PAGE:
Years ago I sat in an executive off-site meeting; one of those multi-day, lengthy agenda, “why are we really here” kind of meetings many companies have when things aren’t going as well as they should and the obvious reason (poor planning and execution) isn’t addressed. We were featuring the marketplace to death with no recognizable benefit, but no one wanted to talk about that…the reality would have required company changing action.
A solution was offered by Engineering that we simply needed to ask all prospective customers what problem they had and then simply solve it. “Just ask them (prospective clients) what keeps them up at night and fix it. That’s all you have to do.”
I looked around the room and found agreement with Operations, HR, and Finance – all groups that aren´t responsible for selling anything, let alone something in a complex sale. I stared into the eyes of Marketing and after a couple of uncomfortable moments he just looked down at his notebook – silent.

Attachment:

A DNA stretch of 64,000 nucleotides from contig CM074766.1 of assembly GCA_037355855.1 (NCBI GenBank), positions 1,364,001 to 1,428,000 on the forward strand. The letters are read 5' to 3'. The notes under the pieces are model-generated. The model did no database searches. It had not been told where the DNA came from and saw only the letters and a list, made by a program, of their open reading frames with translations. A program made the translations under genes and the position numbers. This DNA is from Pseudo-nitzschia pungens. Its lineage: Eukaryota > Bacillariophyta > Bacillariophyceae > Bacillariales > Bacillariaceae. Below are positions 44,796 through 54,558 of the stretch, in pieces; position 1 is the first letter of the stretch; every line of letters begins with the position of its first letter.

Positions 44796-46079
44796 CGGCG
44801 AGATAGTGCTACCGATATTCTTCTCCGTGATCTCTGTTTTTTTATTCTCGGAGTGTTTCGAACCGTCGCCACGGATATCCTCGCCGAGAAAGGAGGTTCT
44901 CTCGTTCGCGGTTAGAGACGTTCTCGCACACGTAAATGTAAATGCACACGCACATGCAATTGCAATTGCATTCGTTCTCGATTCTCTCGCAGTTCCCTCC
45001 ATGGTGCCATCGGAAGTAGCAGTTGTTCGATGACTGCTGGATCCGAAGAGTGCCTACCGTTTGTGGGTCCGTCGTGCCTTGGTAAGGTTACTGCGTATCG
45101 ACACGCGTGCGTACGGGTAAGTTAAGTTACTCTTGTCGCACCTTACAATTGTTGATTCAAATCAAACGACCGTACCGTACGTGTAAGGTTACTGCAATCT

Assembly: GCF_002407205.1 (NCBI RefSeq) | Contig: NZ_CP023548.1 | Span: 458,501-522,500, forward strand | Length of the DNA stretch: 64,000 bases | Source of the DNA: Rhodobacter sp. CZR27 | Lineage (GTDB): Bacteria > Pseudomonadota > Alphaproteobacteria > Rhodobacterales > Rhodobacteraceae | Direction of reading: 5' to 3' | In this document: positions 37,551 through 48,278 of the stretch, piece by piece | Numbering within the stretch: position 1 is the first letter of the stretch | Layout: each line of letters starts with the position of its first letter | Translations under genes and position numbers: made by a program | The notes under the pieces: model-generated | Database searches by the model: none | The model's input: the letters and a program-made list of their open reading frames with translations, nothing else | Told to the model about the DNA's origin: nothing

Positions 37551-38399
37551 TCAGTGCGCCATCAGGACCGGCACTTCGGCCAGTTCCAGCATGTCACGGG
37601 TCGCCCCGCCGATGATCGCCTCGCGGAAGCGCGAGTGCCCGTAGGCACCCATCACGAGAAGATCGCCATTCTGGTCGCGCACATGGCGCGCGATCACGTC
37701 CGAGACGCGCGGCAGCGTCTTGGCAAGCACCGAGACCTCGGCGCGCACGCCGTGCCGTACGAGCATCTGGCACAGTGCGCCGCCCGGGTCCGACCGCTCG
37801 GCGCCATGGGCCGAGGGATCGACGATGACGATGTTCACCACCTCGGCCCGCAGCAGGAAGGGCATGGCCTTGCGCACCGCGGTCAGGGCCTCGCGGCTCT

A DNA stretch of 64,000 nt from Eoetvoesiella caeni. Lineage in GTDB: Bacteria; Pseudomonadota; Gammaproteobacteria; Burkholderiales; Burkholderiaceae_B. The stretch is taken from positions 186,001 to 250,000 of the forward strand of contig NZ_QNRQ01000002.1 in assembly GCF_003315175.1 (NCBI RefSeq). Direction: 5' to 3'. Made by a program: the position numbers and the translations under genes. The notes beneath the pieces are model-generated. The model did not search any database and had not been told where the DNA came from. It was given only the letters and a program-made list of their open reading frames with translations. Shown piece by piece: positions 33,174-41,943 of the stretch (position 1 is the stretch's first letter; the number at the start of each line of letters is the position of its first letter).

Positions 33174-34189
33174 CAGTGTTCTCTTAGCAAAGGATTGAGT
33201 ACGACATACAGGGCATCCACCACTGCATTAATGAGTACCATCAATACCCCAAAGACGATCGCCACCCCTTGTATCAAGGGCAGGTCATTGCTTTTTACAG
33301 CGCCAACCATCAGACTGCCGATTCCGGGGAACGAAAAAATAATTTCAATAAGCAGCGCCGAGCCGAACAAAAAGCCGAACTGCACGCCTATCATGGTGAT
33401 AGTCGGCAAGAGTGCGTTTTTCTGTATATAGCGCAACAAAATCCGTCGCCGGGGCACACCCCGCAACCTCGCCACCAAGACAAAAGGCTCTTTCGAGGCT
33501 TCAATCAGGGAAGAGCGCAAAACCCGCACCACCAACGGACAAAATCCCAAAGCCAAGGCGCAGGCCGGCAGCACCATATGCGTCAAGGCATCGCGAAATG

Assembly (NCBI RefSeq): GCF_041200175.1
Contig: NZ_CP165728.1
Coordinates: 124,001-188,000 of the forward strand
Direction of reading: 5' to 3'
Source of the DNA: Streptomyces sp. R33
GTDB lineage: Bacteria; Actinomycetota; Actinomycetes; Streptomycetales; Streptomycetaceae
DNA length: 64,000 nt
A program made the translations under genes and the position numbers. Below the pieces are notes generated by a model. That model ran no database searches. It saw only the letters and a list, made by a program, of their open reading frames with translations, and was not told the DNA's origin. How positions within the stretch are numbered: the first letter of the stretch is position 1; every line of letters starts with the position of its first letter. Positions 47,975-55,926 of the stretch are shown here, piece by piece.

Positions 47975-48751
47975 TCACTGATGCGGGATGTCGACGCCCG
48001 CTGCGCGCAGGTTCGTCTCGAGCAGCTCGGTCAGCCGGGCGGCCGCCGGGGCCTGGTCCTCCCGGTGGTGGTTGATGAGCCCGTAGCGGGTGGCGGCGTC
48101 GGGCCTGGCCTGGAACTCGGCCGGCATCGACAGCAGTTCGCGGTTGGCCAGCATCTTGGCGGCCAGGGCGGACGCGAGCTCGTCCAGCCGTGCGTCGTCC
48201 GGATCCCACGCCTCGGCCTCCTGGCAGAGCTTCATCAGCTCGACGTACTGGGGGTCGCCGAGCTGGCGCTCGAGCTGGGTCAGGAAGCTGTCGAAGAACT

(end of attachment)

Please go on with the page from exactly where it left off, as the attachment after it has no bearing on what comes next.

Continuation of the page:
The smart-alecky side of me surfaced as I asked Engineering to repeat the suggestion; I wanted to take a note. He was half way through the idea when he realized I was mocking him. "Why don´t we just ask them if they want it delivered Tuesday or Wednesday? Or maybe we should ask if they prefer red or blue?"??
Not a professional move on my behalf, but one brought on by frustration.
Asking a client what problems they have sounds good on the surface, but in my experience it rarely nets a sale. Mike McLaughlin of Guerrilla Consulting gives you some great reasons why in his post titled The Myth of Client Pain. Mike makes some great and succinct points all persons involved in selling and business should heed.
If you’re a business owner or purchaser of products and services, how do you feel about being asked the question of “What keeps you up at night?” Do you feel that question helps you or does it prove the person asking the question doesn’t understand your business?
If you’re involved in sales, do ask questions like “What keeps you up at night?” and if so, do you believe it helps your sales success?